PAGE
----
In 1972, the Reform movement of Judaism ordained its first female rabbi, an American, named Sally Priesand. Kari Tuling of Congregation Beth Israel in Plattsburgh, New York is an ordained rabbi in the same movement and gives an update on how times have changed. “The Hebrew Union College Jewish Institute of Religion is the seminary for Reform Judaism, the most liberal form of Judaism. It has been ordaining men and women more or less in equal numbers since the 1990’s. Within my lifetime, half of all rabbis in the Reform movement will be female. We’re almost there now.”
Originally from Southern California, Tuling explains how she found her way to the rabbinate. “I was volunteering in my congregation, which I loved, and working in a career I disliked. It occurred to me, rather suddenly, that I could change this situation.” She received her ordination in Cincinnati in 2004 and using the rabbinical placement service, she served as rabbi in a congregation in Middletown, Ohio.
Tuling arrived in Plattsburgh in July of 2012 as the sixth female rabbi to serve the local congregation. She earned her Ph. D in Jewish Thought in 2013. She is also the Jewish Chaplain, Hillel Co-Advisor and an Adjunct Instructor at SUNY Plattsburgh.
FOLLOWING ARE EXCERPTS FROM SB’S INTERVIEW WITH RABBI KARI TULING:
Tools of the trade: A prayer shawl, a rabbi’s manual, a set of prayer books, and a library of Jewish books.
Favorite thing about being a rabbi in the North Country: I really like that the congregation is very supportive of one another and will show up to help those in need. We are a bit isolated here, so it’s great that congregants do not have to face a death, a crisis or an illness alone.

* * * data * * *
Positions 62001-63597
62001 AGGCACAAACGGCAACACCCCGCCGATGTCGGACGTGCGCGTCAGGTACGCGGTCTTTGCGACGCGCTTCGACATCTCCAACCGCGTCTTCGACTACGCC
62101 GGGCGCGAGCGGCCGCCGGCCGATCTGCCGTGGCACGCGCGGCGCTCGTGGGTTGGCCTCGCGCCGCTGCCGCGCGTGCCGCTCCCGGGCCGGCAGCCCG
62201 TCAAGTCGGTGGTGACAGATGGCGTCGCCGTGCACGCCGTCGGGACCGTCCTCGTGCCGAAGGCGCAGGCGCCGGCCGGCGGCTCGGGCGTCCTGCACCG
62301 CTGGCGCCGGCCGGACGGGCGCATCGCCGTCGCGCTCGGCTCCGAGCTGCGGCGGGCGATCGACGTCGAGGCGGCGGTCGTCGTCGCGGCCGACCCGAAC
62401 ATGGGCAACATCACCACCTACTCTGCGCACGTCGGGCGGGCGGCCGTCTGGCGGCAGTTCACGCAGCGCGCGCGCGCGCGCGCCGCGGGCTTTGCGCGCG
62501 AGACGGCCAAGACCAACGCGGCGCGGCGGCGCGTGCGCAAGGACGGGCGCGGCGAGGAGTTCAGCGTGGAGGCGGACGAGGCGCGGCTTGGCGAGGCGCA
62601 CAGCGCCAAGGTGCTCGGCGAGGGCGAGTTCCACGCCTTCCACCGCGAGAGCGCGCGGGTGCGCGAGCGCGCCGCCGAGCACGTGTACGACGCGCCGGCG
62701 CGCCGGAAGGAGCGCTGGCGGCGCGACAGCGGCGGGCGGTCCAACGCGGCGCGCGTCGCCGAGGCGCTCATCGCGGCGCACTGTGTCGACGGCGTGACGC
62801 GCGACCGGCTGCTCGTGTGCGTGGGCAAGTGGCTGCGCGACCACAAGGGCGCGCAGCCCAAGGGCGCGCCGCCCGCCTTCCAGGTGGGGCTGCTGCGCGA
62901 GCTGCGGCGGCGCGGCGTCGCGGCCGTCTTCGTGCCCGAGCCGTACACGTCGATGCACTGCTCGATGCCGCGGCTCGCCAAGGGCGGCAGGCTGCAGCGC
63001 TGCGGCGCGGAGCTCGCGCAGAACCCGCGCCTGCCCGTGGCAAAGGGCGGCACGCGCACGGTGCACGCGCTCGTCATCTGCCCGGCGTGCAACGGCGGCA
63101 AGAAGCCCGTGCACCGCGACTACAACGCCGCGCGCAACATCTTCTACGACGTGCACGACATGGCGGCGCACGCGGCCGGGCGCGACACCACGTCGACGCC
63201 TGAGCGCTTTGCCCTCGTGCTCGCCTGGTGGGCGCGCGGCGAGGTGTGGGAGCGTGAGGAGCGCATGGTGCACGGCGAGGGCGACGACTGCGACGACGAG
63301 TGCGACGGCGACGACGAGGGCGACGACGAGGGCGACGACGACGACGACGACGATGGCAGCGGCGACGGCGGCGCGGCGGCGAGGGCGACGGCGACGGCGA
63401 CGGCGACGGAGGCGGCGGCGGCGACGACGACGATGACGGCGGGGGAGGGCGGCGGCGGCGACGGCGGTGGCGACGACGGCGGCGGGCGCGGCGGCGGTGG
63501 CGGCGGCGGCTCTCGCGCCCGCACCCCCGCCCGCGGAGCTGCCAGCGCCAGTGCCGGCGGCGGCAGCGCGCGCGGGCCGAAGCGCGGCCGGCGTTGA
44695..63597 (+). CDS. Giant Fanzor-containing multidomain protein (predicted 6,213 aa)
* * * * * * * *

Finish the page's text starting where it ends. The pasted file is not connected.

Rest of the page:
Lesson learned the hard way: Not every situation can be fixed. It’s easy to keep hoping that a relationship will improve, but that is not always possible.
Best advice: The best advice I received when I moved here was to take up a winter sport. My friend said I’d be glad when it snowed, and sad when the spring arrived. As a result of that advice, I discovered that I love snowshoeing. And it’s true. I always want more snow.
My real job description: Be there, in body and spirit, when someone is in need of a caring presence in their lives.
Community involvement: I am the immediate past president of the Interfaith Council of Clinton County, which also runs the Interfaith Food Shelf. I am also the Vice President of Membership of the Women’s Rabbinic Network, which advocates on behalf of female rabbis.
My strengths: I do my work with honesty and integrity, with the full attention of my intellect and the deepest sincerity of my heart.
What would people never guess about you?
I can be shy. I am both an introvert and an extrovert all at once — I love talking to everyone in the room, but I also need time alone.
How I stay current in my field: I am often called upon to teach about the nation-state of Israel, yet the situation in Israel keeps changing and evolving. Regular trips to Israel help me stay current. Also, I preach on a weekly basis, so it is necessary to keep studying and learning to make sure that my material does not go stale. I find that it is very important to be eternally curious.
Advice for women pursuing the same career: It can be tough to be a female rabbi, because it’s very likely that you will experience sexism in the course of your career. People often assume that the experience of sexism is a bit like playing a sport where the referee is biased against you. It might be harder to score points, but you have a shot at being considered a part of the team. The reality is that sexism is more like being told by the coach (or the players or the fans) that you don’t actually belong on the field at all and should pack it up and go home. Sexists tend to attack your very competence and question your right to pursue what you do, so much so at times that you feel like you were foolish to think that you can play at all.
My advice to women pursuing the same career (or any other career) would be to resist that assessment of your skills. It is just sexism talking. If you have earned your ordination, then you have earned the right to be there, doing what you do.